The Free Pass
Portfolio Strategy, ETF investing, Long/Short Equity
Seeking Alpha Analyst Since 2009
David Moenning is founder and Chief Investment Officer at Heritage Capital Research, a Registered Investment Advisor. Heritage is an independent, privately owned, investment management firm located in the Denver area. Mr. Moenning has more than 33 years of portfolio management experience and focuses on a risk-managed approach to capital markets via modernized portfolio development and dynamic adaptation to ever-changing macro environments. Most recently Chief Investment Officer for a $1.3 billion RIA firm.
Daily State of the Markets
Good morning. Back in the fall of 2010, big-time hedge fund manager David Tepper made headlines when he pronounced that everything was a buy going forward due to the Fed's likely implementation of QE2. Tepper opined that with the Fed looking to push "asset prices" higher, it made sense to play along with Bernanke's plan. The ensuing rally became known as the "Tepper Trade" as, true to his prognostication, just about everything in sight embarked on an upward path for the next six months.
This trade worked exceptionally well as stocks marched higher with nary an interruption until the messy stuff started happening in mid-February. After a strong surge in stock prices, which amounted to something on the order of +28% for the S&P 500 from September 1, 2010 through February 18th, the uprisings in the Mideast and North Africa, the resurgence of debt difficulties in the Eurozone, and the triple tragedies in Japan caused investors to rethink the Tepper Trade - well, for about a month, anyway.
In addition, during this time, we started to hear more and more hawkish commentary coming out of the Fed as folks like Dallas Fed President Richard Fisher began to publically lament about the prospects for inflation. By mid-March, traders had become convinced that the combination of the geopolitical problems and supply interruptions (as well as the potential for a nuclear disaster) in Japan would cause the global economy to slow. And after a six-month hiatus, the bears appeared to be back.
Of course, that was BEFORE Ben Bernanke started doing his darndest to communicate the Fed's stance to the markets. Say what you will about our Fed Chairman, but it is clear that Gentle Ben is bound and determined to keep the U.S. economy out of deflationary spiral. As one of the foremost scholars on the Great Depression, Bernanke knows that once deflation sets in, it can be VERY difficult to reverse. So, Bernanke's answer is simple - make stuff go up in value.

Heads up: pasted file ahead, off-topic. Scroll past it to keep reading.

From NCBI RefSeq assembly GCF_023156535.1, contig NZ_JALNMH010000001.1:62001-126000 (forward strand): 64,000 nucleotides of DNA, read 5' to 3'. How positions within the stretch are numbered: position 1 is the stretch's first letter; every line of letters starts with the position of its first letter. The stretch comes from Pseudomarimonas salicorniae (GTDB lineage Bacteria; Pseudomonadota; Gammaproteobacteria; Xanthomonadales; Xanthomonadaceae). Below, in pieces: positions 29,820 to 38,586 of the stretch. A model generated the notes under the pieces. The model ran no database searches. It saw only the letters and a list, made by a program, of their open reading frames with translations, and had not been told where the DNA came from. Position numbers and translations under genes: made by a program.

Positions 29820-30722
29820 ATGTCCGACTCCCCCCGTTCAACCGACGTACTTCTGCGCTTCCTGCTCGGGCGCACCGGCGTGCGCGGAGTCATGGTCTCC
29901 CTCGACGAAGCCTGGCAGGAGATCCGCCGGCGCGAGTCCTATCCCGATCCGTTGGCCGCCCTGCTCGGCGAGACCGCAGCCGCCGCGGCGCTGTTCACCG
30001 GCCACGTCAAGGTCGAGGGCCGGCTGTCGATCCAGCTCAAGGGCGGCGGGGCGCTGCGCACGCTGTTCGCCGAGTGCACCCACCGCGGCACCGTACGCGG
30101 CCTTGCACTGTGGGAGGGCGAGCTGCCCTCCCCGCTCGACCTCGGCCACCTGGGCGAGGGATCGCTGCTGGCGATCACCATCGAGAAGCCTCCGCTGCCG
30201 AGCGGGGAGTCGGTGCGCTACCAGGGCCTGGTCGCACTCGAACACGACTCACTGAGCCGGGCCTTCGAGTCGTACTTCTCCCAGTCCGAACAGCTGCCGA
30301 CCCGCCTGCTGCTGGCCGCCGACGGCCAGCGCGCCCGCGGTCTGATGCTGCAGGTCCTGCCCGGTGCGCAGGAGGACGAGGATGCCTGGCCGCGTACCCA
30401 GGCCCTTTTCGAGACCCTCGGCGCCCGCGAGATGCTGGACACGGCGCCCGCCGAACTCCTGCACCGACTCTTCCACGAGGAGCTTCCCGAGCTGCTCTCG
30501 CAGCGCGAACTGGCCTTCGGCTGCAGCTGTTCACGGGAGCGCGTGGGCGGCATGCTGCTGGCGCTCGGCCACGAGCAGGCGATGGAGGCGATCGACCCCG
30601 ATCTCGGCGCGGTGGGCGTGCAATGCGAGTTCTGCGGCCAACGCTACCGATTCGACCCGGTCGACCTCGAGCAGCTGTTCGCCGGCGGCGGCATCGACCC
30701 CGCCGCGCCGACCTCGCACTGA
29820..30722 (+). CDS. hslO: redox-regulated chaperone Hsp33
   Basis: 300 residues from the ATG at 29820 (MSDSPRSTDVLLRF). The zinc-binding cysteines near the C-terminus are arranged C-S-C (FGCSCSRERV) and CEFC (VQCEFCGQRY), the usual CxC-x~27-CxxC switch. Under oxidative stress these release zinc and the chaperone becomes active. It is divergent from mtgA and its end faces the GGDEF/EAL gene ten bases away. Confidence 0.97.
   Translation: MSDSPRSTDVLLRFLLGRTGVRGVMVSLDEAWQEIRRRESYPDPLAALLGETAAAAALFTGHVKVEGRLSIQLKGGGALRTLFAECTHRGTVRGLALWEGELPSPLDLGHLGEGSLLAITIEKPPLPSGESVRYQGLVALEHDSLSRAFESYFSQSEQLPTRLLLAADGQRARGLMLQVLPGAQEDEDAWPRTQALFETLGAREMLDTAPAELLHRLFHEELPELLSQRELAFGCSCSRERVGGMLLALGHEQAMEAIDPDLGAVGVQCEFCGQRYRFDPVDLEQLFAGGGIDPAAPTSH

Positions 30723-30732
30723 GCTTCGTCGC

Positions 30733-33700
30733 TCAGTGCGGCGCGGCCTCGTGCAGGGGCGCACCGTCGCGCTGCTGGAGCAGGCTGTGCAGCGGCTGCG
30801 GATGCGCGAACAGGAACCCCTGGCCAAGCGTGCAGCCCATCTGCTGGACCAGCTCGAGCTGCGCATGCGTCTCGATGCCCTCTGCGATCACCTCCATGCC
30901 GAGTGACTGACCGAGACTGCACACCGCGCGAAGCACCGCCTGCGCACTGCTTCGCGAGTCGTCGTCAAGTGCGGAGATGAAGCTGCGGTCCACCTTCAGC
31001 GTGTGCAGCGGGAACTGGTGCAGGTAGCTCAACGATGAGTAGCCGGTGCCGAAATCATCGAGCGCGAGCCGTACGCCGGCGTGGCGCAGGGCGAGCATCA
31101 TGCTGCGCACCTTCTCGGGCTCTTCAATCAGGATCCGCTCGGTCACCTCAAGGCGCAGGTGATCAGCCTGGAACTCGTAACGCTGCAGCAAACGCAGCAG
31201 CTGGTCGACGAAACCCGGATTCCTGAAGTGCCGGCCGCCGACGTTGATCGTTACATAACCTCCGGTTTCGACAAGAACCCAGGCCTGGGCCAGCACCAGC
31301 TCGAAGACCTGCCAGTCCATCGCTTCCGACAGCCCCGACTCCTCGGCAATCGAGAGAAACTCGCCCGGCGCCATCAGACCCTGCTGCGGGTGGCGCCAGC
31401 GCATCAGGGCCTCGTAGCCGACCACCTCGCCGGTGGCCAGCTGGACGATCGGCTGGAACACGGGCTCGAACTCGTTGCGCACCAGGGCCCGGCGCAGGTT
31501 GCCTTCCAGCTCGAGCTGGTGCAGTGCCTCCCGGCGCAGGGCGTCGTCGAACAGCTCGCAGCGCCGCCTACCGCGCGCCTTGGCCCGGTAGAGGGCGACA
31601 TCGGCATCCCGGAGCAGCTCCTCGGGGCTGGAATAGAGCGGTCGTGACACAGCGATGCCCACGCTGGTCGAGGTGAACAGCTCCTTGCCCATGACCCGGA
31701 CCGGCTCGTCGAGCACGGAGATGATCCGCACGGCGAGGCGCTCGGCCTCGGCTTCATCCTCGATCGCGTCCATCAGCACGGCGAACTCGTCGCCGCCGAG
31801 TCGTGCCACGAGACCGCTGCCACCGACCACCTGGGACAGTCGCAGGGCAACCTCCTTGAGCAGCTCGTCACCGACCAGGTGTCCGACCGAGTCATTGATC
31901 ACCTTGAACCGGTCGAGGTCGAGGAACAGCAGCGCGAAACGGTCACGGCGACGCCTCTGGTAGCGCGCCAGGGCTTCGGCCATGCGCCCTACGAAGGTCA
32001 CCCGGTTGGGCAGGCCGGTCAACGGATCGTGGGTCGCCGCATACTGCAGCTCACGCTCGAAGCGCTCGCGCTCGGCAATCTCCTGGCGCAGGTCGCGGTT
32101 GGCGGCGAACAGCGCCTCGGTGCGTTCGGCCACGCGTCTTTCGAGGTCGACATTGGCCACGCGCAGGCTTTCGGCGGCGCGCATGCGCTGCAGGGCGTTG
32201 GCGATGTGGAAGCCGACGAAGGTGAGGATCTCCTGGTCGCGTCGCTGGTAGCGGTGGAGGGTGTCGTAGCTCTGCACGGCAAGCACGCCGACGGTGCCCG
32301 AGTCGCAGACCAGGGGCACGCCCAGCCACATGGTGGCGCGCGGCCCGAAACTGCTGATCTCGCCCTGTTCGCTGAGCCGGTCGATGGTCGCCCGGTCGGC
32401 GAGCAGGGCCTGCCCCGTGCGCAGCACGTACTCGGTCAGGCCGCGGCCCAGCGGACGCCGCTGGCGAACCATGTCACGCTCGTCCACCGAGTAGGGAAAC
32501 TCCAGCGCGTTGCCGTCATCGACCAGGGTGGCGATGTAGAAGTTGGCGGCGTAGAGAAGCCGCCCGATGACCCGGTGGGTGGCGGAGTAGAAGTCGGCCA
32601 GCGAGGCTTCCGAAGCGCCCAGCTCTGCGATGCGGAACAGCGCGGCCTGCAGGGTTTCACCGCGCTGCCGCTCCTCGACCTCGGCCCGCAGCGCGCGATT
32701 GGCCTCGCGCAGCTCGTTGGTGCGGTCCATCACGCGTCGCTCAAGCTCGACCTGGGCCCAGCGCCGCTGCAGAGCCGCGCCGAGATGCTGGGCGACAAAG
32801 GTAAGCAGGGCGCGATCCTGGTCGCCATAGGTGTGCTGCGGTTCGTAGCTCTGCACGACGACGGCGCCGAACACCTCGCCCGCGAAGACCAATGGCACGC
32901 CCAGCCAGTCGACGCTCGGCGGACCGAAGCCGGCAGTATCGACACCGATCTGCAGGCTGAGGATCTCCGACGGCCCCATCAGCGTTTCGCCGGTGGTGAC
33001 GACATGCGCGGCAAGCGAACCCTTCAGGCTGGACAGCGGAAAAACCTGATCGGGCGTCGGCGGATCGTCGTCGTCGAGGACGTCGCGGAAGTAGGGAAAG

In my humble opinion, what we are seeing now in the stock market is the realization that the Fed's "Free Pass" for the markets continues to be in play. On Wednesday, Mr. Bernanke said that inflation isn't a problem from a bigger-picture standpoint and that employment isn't where he would like it to be. Therefore, the Fed is going to keep the ZIRP (zero interest rate policy) in place "for an extended period."
To traders, this means that it's okay to "Party on Wayne" with regard to the "risk trade." And for those of you that still may not understand how this particular "trade" works, let's break it down. With the Fed saying it isn't worried about the dollar, traders basically have a free pass to sell the dollar short. Of course, this means that you are selling something that you don't own, which puts cash into your account. So, what do you do with that cash? You buy stuff that benefits from the dollar's decline (which you are helping to further) such as commodities, emerging markets, and big multinational companies that tend to see increases in earnings from the currency play.
How long will this "free pass" to higher stock prices last, you ask? Obviously no one knows for sure, but until either the Fed decides to change its tune or the economy encounters something that causes growth to slow, it is probably best to continue to lean on the "buy the dips" strategy.
Turning to this morning... With all eyes on the Royal Wedding in London, the markets are fairly quiet in the early going. However, strong earnings from Caterpillar (CAT) seemed to improve the mood a few minutes ago on the DJIA.
On the Economic front... Personal Incomes rose by +0.5% in March, which was above the consensus expectations for an increase of +0.4%. The February level was revised higher to +0.5%. Personal Spending (now called “Consumption”) for the month rose by +0.6%, which was in line with the expectations of +0.6% but below the February revised reading of +0.9% On the inflation front, the Core PCE (personal consumption expenditures) came in up +0.1%, which was below expectations for +0.1%.
Finally, the Employment Cost Index during Q1 2011 was reported at +0.6%, which was a tenth above expectations.
Thought for the day: Best of luck on this Friday and be sure to enjoy the weekend!
Here are the Pre-Market indicators we review each morning before the opening bell...
Wall Street Research Summary
Seeking Alpha's Disclosure: Past performance is no guarantee of future results. No recommendation or advice is being given as to whether any investment is suitable for a particular investor. Any views or opinions expressed above may not reflect those of Seeking Alpha as a whole. Seeking Alpha is not a licensed securities dealer, broker or US investment adviser or investment bank. Our analysts are third party authors that include both professional investors and individual investors who may not be licensed or certified by any institute or regulatory body.